INDIANAPOLIS --It's a question that threatens to upend the competitiveness and prove the lack of necessity of college postseason bowl games: Should players with legitimate draft prospects simply sit out their bowls rather than risk injury in a game that has no bearing on title hopes that had sailed away at least one month earlier?
Leonard Fournette did.
After a season plagued by ankle issues that caused him to miss four of LSU's 11 regular-season games, Fournette opted to sit out the Tigers' Citrus Bowl appearance against Louisville. His absence didn't affect his team; it won 29-9. But it did spur plenty of public debate -- which he sought to deflect Thursday.
No team had asked about it, Fournette said. But he already had his answer ready.
"Like my normal answer: ask Coach O (LSU coach Ed Orgeron) about the whole situation," he said. "I'll tell them I take credit for it too. It doesn't matter."
Christian McCaffrey did.
When the Stanford running back opted to sit out the Cardinal's Sun Bowl game against North Carolina, it raised eyebrows; unlike Fournette, McCaffrey's season was dominated by gaudy numbers, not by injuries.
His decision saw him receive a standing ovation from his teammates.
"I got a lot of love from my teammates. That was one of the toughest decisions I've ever had to make," he said. "I was just real lucky to have a bunch of guys who have my back during it."
Unlike Fournette, McCaffrey said he had been asked by teams about his decision.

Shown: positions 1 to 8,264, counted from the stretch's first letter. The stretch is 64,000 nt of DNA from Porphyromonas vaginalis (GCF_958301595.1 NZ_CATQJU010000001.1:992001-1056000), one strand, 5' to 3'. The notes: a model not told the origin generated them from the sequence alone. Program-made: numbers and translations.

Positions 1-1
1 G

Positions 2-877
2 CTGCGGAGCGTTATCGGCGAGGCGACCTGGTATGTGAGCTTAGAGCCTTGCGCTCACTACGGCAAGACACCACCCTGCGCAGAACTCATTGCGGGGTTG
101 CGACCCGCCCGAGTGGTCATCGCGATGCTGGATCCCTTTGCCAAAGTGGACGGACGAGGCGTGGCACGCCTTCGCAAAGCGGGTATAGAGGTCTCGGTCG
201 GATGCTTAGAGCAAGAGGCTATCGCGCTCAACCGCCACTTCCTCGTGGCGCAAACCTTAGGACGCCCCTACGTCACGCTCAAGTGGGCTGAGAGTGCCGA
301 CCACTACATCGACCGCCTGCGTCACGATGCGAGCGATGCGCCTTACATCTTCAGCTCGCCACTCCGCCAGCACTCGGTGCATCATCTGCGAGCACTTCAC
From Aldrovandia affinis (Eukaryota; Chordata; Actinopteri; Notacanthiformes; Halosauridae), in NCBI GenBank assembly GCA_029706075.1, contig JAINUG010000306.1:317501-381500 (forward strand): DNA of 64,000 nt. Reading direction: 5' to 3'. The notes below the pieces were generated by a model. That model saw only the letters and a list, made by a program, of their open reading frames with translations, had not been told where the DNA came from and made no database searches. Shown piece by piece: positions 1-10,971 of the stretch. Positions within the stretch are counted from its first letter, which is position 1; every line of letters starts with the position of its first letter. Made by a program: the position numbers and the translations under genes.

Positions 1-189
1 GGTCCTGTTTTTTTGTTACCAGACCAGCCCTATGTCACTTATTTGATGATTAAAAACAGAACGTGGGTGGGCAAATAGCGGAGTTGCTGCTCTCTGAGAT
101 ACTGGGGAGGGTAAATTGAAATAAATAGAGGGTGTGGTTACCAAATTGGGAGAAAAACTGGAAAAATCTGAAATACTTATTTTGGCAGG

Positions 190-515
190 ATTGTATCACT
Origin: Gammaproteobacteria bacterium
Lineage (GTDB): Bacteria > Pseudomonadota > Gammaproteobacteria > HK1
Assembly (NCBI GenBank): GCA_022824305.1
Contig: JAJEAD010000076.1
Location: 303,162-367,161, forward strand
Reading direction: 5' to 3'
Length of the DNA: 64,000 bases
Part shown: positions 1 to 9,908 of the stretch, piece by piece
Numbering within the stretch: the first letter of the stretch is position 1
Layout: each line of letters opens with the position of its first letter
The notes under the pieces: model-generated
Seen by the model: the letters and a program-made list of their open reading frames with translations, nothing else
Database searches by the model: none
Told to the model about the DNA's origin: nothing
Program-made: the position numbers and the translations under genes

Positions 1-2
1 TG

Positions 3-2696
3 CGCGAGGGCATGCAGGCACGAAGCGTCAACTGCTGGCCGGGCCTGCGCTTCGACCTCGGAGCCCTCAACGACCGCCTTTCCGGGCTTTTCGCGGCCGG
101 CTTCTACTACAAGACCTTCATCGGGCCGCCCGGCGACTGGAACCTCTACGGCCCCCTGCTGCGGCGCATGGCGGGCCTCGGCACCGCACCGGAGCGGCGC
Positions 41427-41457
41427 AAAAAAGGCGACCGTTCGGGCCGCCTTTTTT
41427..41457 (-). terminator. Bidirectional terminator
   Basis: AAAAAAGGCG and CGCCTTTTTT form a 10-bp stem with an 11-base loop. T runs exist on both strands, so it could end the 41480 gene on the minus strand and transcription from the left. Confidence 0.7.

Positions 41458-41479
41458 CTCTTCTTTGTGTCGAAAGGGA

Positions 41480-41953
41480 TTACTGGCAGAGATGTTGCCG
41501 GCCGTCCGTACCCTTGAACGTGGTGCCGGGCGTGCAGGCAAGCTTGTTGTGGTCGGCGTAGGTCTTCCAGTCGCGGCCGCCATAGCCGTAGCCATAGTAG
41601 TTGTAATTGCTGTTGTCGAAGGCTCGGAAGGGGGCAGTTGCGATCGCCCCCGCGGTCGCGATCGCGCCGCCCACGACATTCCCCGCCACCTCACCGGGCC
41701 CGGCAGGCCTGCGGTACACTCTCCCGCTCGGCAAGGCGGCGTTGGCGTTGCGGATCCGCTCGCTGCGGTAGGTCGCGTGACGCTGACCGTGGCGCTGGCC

"It was a man decision, to try to protect my dream of playing and succeeding in the NFL. Whether it gave me an advantage or not, I stuck with it. I'm here now moving on, that's probably all I'll talk about that anymore. I'm moving on to NFL football now."
McCaffrey can move on to the NFL. So will Michigan tight end Jake Butt. But his path will have a short-term delay because of the torn ACL he suffered in the Wolverines' Orange Bowl loss to Florida State.
Butt's injury why Fournette and McCaffrey made their decisions -- and why others seem likely to follow in the years to come.
What those players will find among coaches and executives is more understanding of the decision to bypass the bowl game than seemed possible.
For example, note the evolution of Executive Vice President/General Manager John Elway's perspective.
"You know what? I understand it now," he said. "When I thought about it, kind of the old school in me wanted to come out and say, 'Why would those guys not play? It's their last game,' this and that.
"But I tell you what -- when you look at where the league is now, and you talk about the value of these contracts of these players coming out and the risk that they're taking -- the old salty guy got flipped back to understanding why they didn't play."
The choices made by McCaffrey and Fournette will not hurt them one bit -- and could set a new paradigm for top prospects.